Anger over dope dupe

Usain BoltJamaican sprinter Usain Bolt dances during a Jamaican-themed party, at a club in Moscow August 4, 2013. Bolt arrived in Moscow on Sunday determined to win gold at the IAAF World Championships and prove to the world that he is "still a champion". Bolt said despite the absence of some of other big-name sprinters at the competition, he was preparing for a solid perfomance at the worlds (Reuters)

A German report into the country's use of banned substances since 1950 has triggered a storm and renewed calls for a national anti-doping law.

The report highlights systematic experimenting with doping across many sports over decades, resembling partly, the state-run doping programme in East Germany during the Cold War.

"We need a doping law in this country," Clemens Prokop, head of the country's athletics federation, told reporters on Tuesday. "We also need to extend the statute of limitation (for sanctions) against doping offenders past the current eight years."

The report, commissioned by the Federal Institute for Sports Science at the request of the German Olympic Sports Confederation (DOSB), was published under pressure on Monday following a media leak on the weekend after it had been kept under wraps for months.

The report, conducted by the Humboldt University and the University of Muenster, also raises questions about whether some German footballers were taking drugs at the 1966 World Cup in England as, citing a FIFA document from the same year, three players showed traces of ephedrine. It is used as a decongestant but is also a stimulant.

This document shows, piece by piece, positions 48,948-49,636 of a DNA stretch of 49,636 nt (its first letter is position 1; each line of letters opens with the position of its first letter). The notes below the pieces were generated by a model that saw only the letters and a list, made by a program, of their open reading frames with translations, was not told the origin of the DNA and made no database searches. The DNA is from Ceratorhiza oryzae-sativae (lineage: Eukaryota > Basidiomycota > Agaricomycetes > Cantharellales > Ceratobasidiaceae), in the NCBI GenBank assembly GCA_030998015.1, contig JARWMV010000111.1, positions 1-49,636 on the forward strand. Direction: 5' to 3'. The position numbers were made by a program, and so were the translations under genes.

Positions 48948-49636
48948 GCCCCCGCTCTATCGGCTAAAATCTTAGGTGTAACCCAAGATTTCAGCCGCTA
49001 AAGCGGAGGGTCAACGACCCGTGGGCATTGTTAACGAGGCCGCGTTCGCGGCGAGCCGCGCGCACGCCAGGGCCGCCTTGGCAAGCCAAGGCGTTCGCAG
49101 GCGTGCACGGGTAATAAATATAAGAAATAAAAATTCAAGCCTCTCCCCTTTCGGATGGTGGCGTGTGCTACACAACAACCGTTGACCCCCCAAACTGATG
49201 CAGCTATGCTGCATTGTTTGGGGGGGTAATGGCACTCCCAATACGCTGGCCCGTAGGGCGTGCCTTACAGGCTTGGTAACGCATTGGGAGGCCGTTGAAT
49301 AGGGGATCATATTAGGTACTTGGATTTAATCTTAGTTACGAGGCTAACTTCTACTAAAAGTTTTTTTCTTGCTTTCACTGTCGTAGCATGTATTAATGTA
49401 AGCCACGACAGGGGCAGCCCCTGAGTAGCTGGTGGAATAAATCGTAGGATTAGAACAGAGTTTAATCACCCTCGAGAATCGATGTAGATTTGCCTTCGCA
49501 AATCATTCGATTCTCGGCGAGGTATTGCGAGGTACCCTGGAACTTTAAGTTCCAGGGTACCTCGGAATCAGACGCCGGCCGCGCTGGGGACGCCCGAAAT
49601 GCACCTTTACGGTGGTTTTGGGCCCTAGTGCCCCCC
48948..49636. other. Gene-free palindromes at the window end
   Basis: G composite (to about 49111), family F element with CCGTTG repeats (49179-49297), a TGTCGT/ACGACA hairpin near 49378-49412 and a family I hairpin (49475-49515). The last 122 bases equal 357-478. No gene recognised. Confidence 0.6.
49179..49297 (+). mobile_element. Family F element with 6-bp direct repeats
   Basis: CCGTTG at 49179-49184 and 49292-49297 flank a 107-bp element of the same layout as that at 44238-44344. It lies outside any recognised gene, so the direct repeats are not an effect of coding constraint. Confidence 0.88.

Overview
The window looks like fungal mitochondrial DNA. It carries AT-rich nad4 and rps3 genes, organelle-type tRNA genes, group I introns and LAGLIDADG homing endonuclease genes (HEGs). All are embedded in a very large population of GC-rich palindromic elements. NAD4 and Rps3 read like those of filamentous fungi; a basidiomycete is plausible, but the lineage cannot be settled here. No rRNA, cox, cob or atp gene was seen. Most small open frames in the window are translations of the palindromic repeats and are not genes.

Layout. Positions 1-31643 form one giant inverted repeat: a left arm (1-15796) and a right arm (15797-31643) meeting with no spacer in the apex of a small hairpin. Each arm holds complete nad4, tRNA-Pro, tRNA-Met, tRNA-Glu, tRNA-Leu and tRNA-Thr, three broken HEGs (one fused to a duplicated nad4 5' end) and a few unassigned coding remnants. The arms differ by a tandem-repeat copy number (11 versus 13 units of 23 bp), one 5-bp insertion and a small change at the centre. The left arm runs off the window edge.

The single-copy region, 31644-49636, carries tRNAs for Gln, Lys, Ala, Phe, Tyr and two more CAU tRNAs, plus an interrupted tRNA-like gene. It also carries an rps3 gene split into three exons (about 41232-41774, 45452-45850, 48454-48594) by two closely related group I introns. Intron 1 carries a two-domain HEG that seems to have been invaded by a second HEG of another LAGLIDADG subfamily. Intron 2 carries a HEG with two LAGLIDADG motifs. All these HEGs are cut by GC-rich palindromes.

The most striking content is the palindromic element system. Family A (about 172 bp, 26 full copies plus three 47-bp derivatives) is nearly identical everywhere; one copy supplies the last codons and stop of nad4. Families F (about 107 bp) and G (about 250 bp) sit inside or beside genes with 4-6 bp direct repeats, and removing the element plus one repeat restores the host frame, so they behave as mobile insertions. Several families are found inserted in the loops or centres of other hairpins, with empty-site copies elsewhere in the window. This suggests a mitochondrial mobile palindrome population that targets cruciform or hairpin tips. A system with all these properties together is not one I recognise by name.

The report was completed in April but its content had previously not been made public. It includes details of how by the 1970s at the latest, West Germany was actively involved in experimenting with performance-enhancing drugs such as anabolic steroids, testosterone, amphetamines and EPO, financed by taxpayers.

Substances seen as boosting performances were then deployed in many sports, it said. A controversial injection distributed widely to West German athletes during the 1976 Olympic Games provided the first modern German doping affair.


Names are not included in the version made public on Monday, something many people, including athletes, officials and politicians, objected to.

"Names have to taken. These are documents of our times and they have to be publicly accessible," Prokop said. "The public demands full information."

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